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Buyers contribute to tragedy but go scot-free - Kearney Hub: News

Buyers contribute to tragedy but go scot-free

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Posted: Tuesday, April 10, 2012 2:30 pm

Another teenager has died in an alcohol-related traffic accident in Buffalo County, and while the driver in the crash will face justice, it is possible that a person who played a major role in the fatality may not be charged.

Investigators are attempting to uncover who purchased the alcohol found at the scene of the crash in rural Amherst that led to the death of 18-year-old Rebecca Fischer of Hartington.

Sheriff’s deputies found at least a case of beer at the crash site, but they don’t know who procured it. If this case follows the usual pattern, only the driver, 20-year-old Cody Nilson of Kearney, will be held accountable in Fischer’s death.

The buyer could go scot-free because underage drinkers rarely reveal who bought their alcohol. By social norms, buyers enjoy protected status, even though by purchasing alcohol for youths they could be placing others in grave danger.

Buffalo County investigators could not comment on the Amherst fatality, but Phelps County Attorney Tim Hoeft shared with the Hub that only about five procurement cases annually are prosecuted in Phelps and Buffalo counties.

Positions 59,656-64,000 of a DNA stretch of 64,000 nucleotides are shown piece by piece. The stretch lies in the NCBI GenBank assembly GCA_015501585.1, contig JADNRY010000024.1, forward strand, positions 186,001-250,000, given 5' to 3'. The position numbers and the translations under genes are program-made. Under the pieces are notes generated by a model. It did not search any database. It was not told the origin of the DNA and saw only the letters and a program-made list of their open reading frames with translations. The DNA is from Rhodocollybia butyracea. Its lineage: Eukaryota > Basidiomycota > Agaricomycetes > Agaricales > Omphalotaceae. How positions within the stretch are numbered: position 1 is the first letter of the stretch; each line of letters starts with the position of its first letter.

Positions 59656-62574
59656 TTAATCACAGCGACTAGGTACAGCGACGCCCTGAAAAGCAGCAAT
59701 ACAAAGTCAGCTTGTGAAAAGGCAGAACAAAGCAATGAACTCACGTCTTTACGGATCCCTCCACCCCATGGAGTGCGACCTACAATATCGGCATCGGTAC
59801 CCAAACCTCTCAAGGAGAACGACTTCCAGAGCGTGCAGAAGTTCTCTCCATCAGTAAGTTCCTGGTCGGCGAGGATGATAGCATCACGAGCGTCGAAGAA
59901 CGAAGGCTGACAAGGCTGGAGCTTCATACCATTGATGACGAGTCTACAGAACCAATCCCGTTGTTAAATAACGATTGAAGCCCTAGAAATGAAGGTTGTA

That’s amazing. Out of the dozens of arrests for underage drinking and minor in possession, only about five buyers face consequences.

The batting record for law officers is horrendous, but it isn’t because they’re not trying to uncover the buyers. Plenty of effort goes into bringing buyers to justice, but because underage drinkers don’t divulge whom their suppliers are, there is nobody to prosecute.

Buyers are a big problem. They undermine an array of efforts to keep alcohol from teenagers. Awareness programs, server training and legislative measures teach about the risks of underage drinking and target violators.

As a result of these efforts, vendors are more cautious whom they sell to, municipalities more carefully screen liquor license applicants, and officers more diligently enforce underage drinking laws. However, all of these efforts matter little when buyers supply teens and nullify all the safeguards.

In January, it became a felony to provide alcohol if serious injury or death results to minors. If convicted, buyers face a minimum of 30 days in jail and maximum of a fine and five years in prison.

The stiffer law is well intentioned, but its penalties should be two-pronged: Punish buyers, but also punish underage drinkers who refuse to cooperate in bringing buyers to justice.

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